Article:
- Meet with staff to decide when to pilot the food recovery project. Ensure everyone is familiar with Hazard Analysis and Critical Control Points (HACCP) guidelines and/or ServSafe certified as a food handler.
- Pilot food recovery with a small amount of excess production at first. Then, work your way up to donating as much as the donee is able to handle. Label those dates on perishable food!
- Make sure to track your food donations including date, amount, type of food, stable temperature, and donation location.
Food Waste Success Stories
Creative Composting: Dining Hall Food Recovery
In 2017, Green Mountain College in Poultney began a student-run project to donate surplus food to the local community. Excess prepared food in the campus dining hall is cooled to and stored below 41° F by trained staff. The dining hall is contracted to Chartwells Schools Dining Services©. The food is then packaged by volunteers as individual meals and delivered to the Young at Heart Senior Center. Since Young at Heart provides lunch Tuesday through Friday, seniors can take home the meals to reheat for dinner or meals on the weekend. Email us for more information.
Universal Recycling Guidance for Businesses & Institutions
1. ANR Letter to Food Scrap Haulers
2. FAQs Handout for Businesses & Institutions
3. Managing Food Scraps at Businesses & Institiutions
4. Statewide Directory of Food Scrap Haulers
5. Find a Vermont Composting Facility Near You Using the Materials Management Map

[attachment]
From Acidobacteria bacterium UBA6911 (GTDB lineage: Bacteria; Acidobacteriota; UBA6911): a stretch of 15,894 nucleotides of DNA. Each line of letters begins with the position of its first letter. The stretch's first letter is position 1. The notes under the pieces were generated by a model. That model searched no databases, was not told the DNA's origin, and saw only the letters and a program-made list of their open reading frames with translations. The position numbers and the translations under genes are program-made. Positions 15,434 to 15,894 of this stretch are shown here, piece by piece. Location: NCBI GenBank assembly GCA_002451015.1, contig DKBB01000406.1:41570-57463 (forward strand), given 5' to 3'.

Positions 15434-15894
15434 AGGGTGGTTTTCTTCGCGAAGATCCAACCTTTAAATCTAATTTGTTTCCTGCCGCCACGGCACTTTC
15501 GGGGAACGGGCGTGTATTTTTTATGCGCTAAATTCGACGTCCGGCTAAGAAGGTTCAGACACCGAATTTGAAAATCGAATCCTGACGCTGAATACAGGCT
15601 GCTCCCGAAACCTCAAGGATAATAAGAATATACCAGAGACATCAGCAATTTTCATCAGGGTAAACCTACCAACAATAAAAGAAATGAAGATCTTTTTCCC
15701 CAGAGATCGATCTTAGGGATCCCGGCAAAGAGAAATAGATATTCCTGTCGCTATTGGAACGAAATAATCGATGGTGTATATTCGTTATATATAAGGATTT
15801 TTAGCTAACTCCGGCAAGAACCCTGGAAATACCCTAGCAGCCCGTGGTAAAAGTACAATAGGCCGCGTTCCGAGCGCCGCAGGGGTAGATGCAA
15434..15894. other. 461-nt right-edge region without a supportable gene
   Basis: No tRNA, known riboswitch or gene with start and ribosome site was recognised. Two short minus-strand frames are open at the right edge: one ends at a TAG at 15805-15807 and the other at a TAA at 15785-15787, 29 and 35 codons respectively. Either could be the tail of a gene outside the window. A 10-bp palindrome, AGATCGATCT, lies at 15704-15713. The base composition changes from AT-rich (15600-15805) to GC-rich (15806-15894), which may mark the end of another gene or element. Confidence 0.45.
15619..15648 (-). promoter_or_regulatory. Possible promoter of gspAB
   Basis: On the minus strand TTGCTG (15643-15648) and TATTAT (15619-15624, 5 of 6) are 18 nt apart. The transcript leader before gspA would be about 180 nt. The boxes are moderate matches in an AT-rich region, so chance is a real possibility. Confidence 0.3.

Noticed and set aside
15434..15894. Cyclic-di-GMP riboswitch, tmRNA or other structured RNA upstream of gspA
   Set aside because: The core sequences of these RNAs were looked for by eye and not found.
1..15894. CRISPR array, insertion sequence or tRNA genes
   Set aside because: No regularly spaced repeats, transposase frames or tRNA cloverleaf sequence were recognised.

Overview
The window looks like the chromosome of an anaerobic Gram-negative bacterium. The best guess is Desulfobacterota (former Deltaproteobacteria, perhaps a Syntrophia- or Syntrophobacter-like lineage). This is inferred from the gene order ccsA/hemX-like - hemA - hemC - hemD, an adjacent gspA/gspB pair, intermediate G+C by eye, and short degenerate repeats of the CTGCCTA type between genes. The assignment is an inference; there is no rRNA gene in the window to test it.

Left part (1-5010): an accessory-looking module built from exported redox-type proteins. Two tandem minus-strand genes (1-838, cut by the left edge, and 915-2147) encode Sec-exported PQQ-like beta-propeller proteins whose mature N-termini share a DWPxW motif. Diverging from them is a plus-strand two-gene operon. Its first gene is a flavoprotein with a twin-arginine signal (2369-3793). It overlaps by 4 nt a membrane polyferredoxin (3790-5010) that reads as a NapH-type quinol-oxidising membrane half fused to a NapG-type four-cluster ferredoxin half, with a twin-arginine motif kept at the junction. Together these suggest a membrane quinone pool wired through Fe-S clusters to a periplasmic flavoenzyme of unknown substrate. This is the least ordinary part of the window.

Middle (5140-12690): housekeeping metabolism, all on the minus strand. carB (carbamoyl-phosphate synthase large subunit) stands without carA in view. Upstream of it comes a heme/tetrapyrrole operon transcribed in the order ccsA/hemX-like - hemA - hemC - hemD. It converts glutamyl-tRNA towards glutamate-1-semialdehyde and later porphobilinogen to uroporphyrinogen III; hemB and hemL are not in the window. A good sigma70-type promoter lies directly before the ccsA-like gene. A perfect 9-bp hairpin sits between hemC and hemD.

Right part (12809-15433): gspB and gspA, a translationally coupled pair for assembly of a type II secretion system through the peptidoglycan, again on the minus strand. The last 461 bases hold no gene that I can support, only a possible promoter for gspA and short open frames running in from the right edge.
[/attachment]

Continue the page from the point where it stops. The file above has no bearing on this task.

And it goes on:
6. Webinar: Universal Recycling at Food Establishments
BUSINESS WASTE ASSISTANCE
In addition to what most people would classify as a business, schools, municipal offices, and town garages are also considered businesses when it comes to disposing of hazardous waste.
If you use products that are corrosive, ignitable, reactive, or toxic, then you probably generate hazardous waste. Examples include solvents, paints, and vehicular fluids like motor oil, diesel fuel, and antifreeze, pesticides, cleaning solutions, and lab wastes. Fluorescent bulbs and some types of batteries are also considered hazardous.
If you use products that are corrosive, ignitable, reactive, or toxic, then you probably generate hazardous waste. Examples include solvents, paints, and vehicular fluids like motor oil, diesel fuel, and antifreeze, pesticides, cleaning solutions, and lab wastes. Consider "Greening Up" your business.
Many types of businesses and organizations create hazardous waste, including:
- Construction and painting contractors
- Equipment repair shops
- Furniture refinishing shops
- Dry cleaners
- Metal manufacturing operations
- Vehicle maintenance and auto body shops
- Farmers, nurseries, landscapers (businesses using pesticides or herbicides)
- Municipal entities – including schools, town offices, and town garages
PROPER DISPOSAL OF HAZARDOUS WASTE:
Hazardous waste should not be disposed of with ordinary garbage, or poured into the sewer system, down storm drains, or onto the ground. If disposed of improperly, it can harm the environment, human beings, and wildlife. Proper hazardous waste management makes good business sense, too, and can reduce your economic liability for cleanups, reduce your insurance costs, and minimize employee exposures.
Hazardous waste should always be disposed of through an approved hazardous waste management or recycling facility. There are private companies that provide hazardous waste management services to businesses and organizations. Businesses that generate small quantities of hazardous waste are known as Conditionally Exempt Generators (CEGs). If your business or organization is a CEG, you may be eligible to dispose of your waste through an agreement between the Solid Waste Alliance Communities and the Rutland County Solid Waste Management District.